Unlike a CLEC that raised a couple of million dollars and purchased a Cisco switch in 1998 to compete in a Local Exchange Market in which mobility of the phone number was not even a consideration. In the CMRS space, an operator must provide wide ranging roaming capabilities which will require O&O spectrum in the most highly populated markets in order to compete effectively. Those are the major markets where the spectrum crisis is upon us.

    Just as we have seen a consumer market transition away from the POTS landline telephone business model toward a “mobile only” telephony service, we will also see a transition away from the terrestrially provisioned broadband connection to a “Mobile-Only” broadband connection. I personally know of three households that have terminated their home based internet connection in lieu of a mobile phone only connection via their Iphones. The desktop computer market is in a steep decline in the consumer space, all you have to do is walk into a Best Buy and look at the change in the “product mix” on display as compared to 5 years ago.

    I personally have no home broadband connection anymore, I use a Verizon MiFi for internet access, it is mobile, and travels with me anywhere I go.

    There is no unwinding of a bubble, as the bubble has not even begun to form. As a matter of fact. If you went back and performed an analysis of spectrum capacity Mpbs, vs Cost per Mhz/POP vs Propagation Characteristics. You would find that the latest FCC CMRS auction spectrum provided spectrum at a significant discount to historical prices. in Auction 5 which ended in 1996, and Auction 73 which ended in early 2008. You will find that spectrum actually sells at a steep discount to 1996 levels using 1996 dollars. (Nextwave bid nearly 1 Billion dollars for 30Mhz at 1.9Ghz for the NYC BTA in Auction 5 which excluded Non-Designated Entities bidders vs. Verizon’s winning bid of $429MM for 12 Mhz at .7Ghz for the NYC BTA in Auction 73). If you want to call a bubble. That would have been the European UMTS auctions in 1999.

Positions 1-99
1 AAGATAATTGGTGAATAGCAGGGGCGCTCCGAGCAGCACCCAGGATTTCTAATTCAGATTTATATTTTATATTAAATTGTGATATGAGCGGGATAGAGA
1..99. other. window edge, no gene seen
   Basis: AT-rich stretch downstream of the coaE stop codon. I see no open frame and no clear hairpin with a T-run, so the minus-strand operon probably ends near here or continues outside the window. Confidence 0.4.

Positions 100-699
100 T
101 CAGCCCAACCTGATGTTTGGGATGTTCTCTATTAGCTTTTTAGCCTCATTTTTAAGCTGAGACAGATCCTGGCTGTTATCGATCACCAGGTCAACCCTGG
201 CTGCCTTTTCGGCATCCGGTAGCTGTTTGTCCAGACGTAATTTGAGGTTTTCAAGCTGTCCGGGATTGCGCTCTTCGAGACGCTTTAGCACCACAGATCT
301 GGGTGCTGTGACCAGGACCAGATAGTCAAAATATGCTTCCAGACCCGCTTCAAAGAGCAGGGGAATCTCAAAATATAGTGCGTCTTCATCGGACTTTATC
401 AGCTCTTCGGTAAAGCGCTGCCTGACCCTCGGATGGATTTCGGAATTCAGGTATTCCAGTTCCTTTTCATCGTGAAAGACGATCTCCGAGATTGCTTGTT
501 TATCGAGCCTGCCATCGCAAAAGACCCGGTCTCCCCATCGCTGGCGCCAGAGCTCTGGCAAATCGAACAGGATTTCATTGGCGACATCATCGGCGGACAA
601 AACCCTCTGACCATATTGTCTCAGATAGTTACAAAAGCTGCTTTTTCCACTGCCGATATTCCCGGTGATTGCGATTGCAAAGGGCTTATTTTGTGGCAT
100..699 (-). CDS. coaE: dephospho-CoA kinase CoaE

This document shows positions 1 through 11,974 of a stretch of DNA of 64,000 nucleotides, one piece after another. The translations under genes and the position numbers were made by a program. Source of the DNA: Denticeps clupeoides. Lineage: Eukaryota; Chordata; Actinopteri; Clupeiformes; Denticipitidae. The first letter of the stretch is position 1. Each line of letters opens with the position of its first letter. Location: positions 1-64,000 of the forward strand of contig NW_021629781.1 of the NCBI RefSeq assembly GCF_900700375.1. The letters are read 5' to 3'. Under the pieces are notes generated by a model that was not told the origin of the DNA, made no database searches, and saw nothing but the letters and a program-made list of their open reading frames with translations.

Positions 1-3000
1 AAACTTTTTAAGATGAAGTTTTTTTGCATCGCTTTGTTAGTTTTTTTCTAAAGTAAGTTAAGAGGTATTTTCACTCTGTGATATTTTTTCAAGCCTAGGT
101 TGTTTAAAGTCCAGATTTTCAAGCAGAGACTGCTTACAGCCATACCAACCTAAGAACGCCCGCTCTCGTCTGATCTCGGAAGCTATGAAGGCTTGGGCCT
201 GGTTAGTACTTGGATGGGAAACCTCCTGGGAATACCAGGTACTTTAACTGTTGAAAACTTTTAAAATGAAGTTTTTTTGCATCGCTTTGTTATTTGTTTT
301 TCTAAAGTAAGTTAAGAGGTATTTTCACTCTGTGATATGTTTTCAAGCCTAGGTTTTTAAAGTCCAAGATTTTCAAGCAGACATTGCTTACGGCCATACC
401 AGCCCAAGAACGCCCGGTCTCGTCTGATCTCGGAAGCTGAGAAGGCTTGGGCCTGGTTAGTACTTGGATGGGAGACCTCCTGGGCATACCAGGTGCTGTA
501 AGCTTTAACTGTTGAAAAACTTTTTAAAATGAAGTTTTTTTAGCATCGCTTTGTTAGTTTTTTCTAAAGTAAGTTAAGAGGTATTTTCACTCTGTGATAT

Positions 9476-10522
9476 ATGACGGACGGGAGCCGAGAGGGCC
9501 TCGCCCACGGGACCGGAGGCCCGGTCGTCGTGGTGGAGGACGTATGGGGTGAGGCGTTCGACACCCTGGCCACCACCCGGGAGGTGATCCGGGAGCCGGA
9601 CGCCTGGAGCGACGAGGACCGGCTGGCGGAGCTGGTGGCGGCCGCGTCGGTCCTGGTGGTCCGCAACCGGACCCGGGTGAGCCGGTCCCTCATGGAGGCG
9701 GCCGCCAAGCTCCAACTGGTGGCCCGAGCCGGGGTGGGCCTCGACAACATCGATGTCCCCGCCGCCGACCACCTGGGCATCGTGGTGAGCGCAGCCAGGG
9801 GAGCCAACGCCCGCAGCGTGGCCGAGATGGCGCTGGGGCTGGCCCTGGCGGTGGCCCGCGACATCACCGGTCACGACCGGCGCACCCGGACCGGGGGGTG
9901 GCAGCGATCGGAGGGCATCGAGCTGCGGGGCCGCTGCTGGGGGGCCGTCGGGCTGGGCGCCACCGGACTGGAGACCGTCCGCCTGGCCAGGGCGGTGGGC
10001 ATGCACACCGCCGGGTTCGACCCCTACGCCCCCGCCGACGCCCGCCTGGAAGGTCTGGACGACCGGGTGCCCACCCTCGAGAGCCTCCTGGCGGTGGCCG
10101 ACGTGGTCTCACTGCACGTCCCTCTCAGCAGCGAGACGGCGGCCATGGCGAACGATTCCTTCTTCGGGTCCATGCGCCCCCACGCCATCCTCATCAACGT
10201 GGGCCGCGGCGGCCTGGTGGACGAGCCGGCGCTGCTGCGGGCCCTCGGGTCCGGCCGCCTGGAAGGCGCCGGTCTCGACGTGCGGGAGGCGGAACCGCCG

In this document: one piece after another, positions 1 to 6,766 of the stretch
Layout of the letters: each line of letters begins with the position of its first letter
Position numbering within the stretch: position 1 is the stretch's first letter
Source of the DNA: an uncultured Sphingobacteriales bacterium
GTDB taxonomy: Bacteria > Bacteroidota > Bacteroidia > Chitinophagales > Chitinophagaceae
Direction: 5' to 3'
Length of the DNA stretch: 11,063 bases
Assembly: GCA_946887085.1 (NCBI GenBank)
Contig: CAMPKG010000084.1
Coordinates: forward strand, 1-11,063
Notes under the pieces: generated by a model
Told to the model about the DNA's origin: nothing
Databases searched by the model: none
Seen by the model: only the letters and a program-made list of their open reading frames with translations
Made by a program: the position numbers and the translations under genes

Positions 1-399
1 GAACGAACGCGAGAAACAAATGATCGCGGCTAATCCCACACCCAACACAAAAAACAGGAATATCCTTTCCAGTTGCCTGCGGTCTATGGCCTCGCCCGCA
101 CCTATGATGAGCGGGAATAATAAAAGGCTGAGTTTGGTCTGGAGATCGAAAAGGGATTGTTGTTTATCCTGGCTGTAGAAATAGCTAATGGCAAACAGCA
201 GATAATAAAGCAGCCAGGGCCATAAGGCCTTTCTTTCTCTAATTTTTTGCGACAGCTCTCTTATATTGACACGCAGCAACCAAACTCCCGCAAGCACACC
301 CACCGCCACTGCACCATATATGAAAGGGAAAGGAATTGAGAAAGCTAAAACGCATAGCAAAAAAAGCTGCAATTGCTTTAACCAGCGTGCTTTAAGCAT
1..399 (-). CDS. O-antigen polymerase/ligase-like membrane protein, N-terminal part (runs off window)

2. timfarrar said,

    October 23, 2010 at 12:48 pm

    One of the fundamental reasons for a bubble to form is when there is a widely held misperception about the balance between demand and supply. This does not necessarily require a step-change in demand or supply (e.g. commodity or housing price bubbles), but it is much more likely when you have a dramatic change in a market, as with the Internet bubble, due to emergence of substantial new demand, and huge growth in supply (due to technology advances), because perceptions may get out of step with reality (as in the “doubling every 100 days” myth).

    Thus one should immediately be cautious when we have talk of a 35x increase in demand over the next five years, especially when the consequences of this demand growth in terms of the need for additional spectrum can be changed significantly by virtue of a simple mathematical error in the FCC’s calculations.

    Spectrum demand growth could be significantly different to that projected in the FCC’s analysis with only small changes in behavior and/or pricing. For example, many people may well want to give up their fixed line DSL or cable connection for mobile broadband. However, if we still have pricing of $10 per Gbyte, as AT&T currently charges, not many people will be prepared to see their data usage double every year (as is implied by a 35x increase in demand over 5 years) reducing the need for more spectrum. On the other hand, if spectrum does end up becoming scarcer, then it simply won’t be in cellular operators’ interests to promote low margin (in terms of dollars per MHz) applications like fixed broadband replacement.

    Its certainly not the case that there is a bubble in spectrum prices to anything like the same extent as there was in the 2001 3G auctions, but that was another example of where expectations of demand growth were out of step with reality (as was LMDS spectrum pricing). However, I would argue that when everyone is saying there is a spectrum crisis, based on huge demand growth, the smart money should be on the opposite side of that trade. As they say “buy to the sound of cannons, sell to the sound of trumpets”.